Posts tagged "Oppenheim"

Commonwealth v. Oppenheim (Lawyers Weekly No. 11-119-14)

NOTICE:  All slip opinions and orders are subject to formal revision and are superseded by the advance sheets and bound volumes of the Official Reports.  If you find a typographical error or other formal error, please notify the Reporter of Decisions, Supreme Judicial Court, John Adams Courthouse, 1 Pemberton Square, Suite 2500, Boston, MA, 02108-1750; (617) 557-1030; SJCReporter@sjc.state.ma.us   12-P-1673                                       Appeals Court   COMMONWEALTH  vs.  DAVID OPPENHEIM.[1] No. 12-P-1673. Hampshire.     May 9, 2014. – September 24, 2014.   Present:  Cohen, Sikora, & Agnes, JJ. Evidence, Admissions and confessions, Authentication, Credibility of witness, Cross-examination.  Practice, Criminal, Admissions and confessions, Instructions to jury, Reasonable doubt.  Jury and Jurors.  Witness, Credibility, Cross-examination.       Indictments found and returned in the Superior Court Department on July 13, 2010.   The cases were tried before Mary-Lou Rup, J.     David J. Nathanson (Dan A. Horowitz with him) for the defendant. Thomas H. Townsend, Assistant District Attorney, for the Commonwealth.      SIKORA, J.  A Superior Court jury convicted the defendant, David Oppenheim, of five counts of rape of a child.  See G. L. c. 265, § 23.  He appeals upon multiple grounds, but argues principally that the trial judge should have instructed the jury that, before they could consider a confession contained in an instant message (IM) conversation,[2] the Commonwealth needed to prove beyond a reasonable doubt that the defendant authored the confession.  For the following reasons, we affirm. Background.  1.  Commonwealth’s evidence.  From the Commonwealth’s main witnesses, the jury heard the following evidence.  We reserve certain details for discussion of the appellate issues.  In 2002, the defendant and his wife founded a community theater enterprise entitled the Pioneer Arts Center of Easthampton (PACE or the center).  As the center’s chief executive, the defendant directed musical theater and taught acting classes. The victim, Ann Ross,[3] testified at length.  She first attended PACE activities in the fall of 2004 at the age of thirteen.  She remained actively involved at the center over the next four years.  She first performed volunteer and intern chores, then took acting lessons, and ultimately assumed significant roles in musical productions. In the fall of 2005, when she was fourteen years old, Ross accepted the defendant’s offer of private acting lessons.  The classes usually took place in the defendant’s office or the theater.  The defendant told Ross that, to improve her acting skill, she needed to experience physical sensations beyond the knowledge of her age group.  He rubbed her arms and kissed her lips, face, and neck.  He told her that she was “really talented,” that she was “going to go far[,] and that he was going to make sure that that happened.”  He instructed her not to tell anybody about their lessons because […]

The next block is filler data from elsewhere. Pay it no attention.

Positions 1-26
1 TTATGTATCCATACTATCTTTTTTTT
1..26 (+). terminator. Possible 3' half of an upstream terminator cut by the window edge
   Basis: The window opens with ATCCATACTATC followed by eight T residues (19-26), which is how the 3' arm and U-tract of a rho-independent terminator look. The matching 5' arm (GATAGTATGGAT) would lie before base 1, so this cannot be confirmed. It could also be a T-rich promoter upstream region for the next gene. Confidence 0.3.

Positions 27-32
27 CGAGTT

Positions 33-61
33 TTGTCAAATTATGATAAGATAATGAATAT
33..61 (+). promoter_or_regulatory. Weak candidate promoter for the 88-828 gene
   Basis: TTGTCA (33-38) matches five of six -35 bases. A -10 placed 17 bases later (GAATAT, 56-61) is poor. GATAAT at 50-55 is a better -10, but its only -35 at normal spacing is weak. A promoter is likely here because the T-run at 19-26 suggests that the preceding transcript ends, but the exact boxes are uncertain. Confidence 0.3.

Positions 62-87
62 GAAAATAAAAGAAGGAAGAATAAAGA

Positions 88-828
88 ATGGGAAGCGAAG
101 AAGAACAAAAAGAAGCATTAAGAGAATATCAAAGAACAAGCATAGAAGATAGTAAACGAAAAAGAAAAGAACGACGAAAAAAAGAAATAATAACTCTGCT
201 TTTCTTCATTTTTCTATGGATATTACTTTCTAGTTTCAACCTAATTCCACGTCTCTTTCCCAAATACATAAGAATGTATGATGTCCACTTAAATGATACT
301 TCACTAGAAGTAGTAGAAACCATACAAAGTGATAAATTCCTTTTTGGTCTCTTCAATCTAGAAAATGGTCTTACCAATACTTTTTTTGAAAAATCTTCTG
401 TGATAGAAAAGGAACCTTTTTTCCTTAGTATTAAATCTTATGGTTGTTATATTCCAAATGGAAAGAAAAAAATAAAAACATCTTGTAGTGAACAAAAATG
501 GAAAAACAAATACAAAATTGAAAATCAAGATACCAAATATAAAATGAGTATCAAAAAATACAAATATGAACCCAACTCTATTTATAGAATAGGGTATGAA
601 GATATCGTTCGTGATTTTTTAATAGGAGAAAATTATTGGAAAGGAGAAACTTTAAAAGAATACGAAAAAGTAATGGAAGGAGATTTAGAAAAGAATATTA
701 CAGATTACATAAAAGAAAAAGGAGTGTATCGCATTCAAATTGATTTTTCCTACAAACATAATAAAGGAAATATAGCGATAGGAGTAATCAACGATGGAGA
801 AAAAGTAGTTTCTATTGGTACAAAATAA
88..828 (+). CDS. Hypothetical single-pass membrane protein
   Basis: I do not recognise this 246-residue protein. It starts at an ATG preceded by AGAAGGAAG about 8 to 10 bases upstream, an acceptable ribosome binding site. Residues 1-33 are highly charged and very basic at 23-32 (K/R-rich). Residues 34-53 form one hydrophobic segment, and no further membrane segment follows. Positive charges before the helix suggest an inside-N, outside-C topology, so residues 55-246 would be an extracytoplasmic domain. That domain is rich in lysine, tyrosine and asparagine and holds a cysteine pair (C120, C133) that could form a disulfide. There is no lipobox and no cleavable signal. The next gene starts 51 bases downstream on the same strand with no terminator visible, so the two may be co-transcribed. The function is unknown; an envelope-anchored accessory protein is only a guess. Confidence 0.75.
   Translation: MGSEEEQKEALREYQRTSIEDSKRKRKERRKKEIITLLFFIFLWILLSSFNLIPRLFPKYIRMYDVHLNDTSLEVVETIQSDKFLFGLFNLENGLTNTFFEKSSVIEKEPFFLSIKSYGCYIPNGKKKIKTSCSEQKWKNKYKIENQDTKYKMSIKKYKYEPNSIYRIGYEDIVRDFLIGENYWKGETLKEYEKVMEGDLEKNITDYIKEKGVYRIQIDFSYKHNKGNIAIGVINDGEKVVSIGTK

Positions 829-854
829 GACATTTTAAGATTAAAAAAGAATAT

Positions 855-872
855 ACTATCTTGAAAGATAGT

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Posted by Massachusetts Legal Resources - September 24, 2014 at 7:32 pm

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